Playing Online Games Pro-Style
Even if you don't know what you're doing...
One of the most intimidating parts of getting started with online gaming is getting over the fear of screwing things up for other players. It's one thing to play a game and make mistakes at home, but it's an entirely different thing to play a game and make mistakes that can cause failure in the game plays of others. But there's no reason to let this fear stop you or another gaming newbie from having fun. This article will give you the in's and out's of online gaming so that you can start with the confidence you need to continue on.
The first step anyone new to online gaming should take is to first, learn how to play offline. You can read the game's manual and save yourself from seeing the infamous acronym, "RTFM" scroll across your screen. Know what that acronym stands for? It stands for "Read The Fu**ing Manual" and its spewed by serious gamers to vulnerable newbies who interrupt a game with questions like, "What is this place?" or "What am I supposed to do?"
You could search the web for game related discussion groups, FAQ's, and walkthroughs. And you could learn more from game specific Usenet newsgroups. In other words, you could do your "homework." Some of the kind of information you want to learn includes how to play, how to create characters, how to gather equipment, and how to implement some smart strategies. Trust us when we say your gaming comrades will appreciate it!
In addition to reading how to play an online game, you can familiarize yourself with the game's interface. Just as you searched the net for a game's textual instruction, you can additionally search the net for a game's screenshot (or series of screenshots). Having a graphical representation (.gif or .jpg image) of a game on your screen gives you a chance to memorize where all the game's controls are. Knowing where everything is on a game before you play will speed things up not only for yourself, but also for everyone else. No one wants to wait for you to search for an inventory panel or message screen in a game when the location of these items is obvious to everyone else.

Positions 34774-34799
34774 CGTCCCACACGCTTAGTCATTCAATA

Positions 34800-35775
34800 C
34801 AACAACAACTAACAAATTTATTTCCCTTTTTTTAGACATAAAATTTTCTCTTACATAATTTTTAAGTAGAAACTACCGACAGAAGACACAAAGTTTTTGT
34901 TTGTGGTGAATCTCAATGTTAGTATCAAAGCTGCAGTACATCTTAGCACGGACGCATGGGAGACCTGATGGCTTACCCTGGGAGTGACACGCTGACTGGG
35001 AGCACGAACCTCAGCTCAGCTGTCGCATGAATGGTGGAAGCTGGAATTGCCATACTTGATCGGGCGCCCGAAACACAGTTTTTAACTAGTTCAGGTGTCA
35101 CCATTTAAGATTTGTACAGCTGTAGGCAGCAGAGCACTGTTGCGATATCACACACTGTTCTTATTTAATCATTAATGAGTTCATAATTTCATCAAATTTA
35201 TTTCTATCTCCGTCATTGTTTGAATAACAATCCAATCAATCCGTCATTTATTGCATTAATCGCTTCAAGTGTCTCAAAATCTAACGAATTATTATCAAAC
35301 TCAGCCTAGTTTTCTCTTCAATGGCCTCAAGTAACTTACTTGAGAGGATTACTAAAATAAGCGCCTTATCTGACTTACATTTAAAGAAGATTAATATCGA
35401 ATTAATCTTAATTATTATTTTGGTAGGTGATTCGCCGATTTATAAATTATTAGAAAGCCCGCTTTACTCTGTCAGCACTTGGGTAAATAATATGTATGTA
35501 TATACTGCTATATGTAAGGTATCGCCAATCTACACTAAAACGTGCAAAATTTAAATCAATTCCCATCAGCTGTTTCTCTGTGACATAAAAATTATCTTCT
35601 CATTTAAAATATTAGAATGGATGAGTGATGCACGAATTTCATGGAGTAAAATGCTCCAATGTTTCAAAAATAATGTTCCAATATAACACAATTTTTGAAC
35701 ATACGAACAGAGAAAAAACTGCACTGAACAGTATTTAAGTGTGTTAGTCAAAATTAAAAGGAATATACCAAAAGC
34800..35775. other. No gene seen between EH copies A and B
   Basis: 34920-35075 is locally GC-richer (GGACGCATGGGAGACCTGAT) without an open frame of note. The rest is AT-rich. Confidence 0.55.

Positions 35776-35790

Once you start with a game, don't let the pressure of staying in the game prevent you from doing the unthinkable: dying. A character dying in a game is inevitable at certain points, and unless you willingly let go of a lose-lose situation, you'll run the risk of holding the game up for everyone else. It's like a game of chess. If it's checkmate - it's checkmate. Call it a day and start anew. Whatever you do, don't hang around waiting for some magical fairy to come to your rescue. Please let your character die with dignity.
On the same token, you don't want to take dying personally. Remember that online gaming is still just a game. A character that dies in a game is not representative of your character as a person. Turn a death into learning experience. At the very least, you'll learn your way around an online game by learning all the things that you aren't supposed to do!
Above all else, ensure that your computer has what it takes to maintain the current pace of an online game. Don't try to play an online game with a slow computer or slow Internet connection. In fact, if you're still using dial up, find another hobby. A slow processor and connection will ensure instant death because other players aren't going to politely wait for their own defeat. They're going to squash you like a bug.
Hunt around for a computer that was built for online gaming and get a DSL or ISDN Internet connection. You'll need a fast processor, a high quality graphics card, and a sound machine to match.
By following these simple suggestions, you will have passed the "newbie" test and earned respect as a serious gamer much more quickly than if you stumbled your way through what others pride as "the ultimate hobby."
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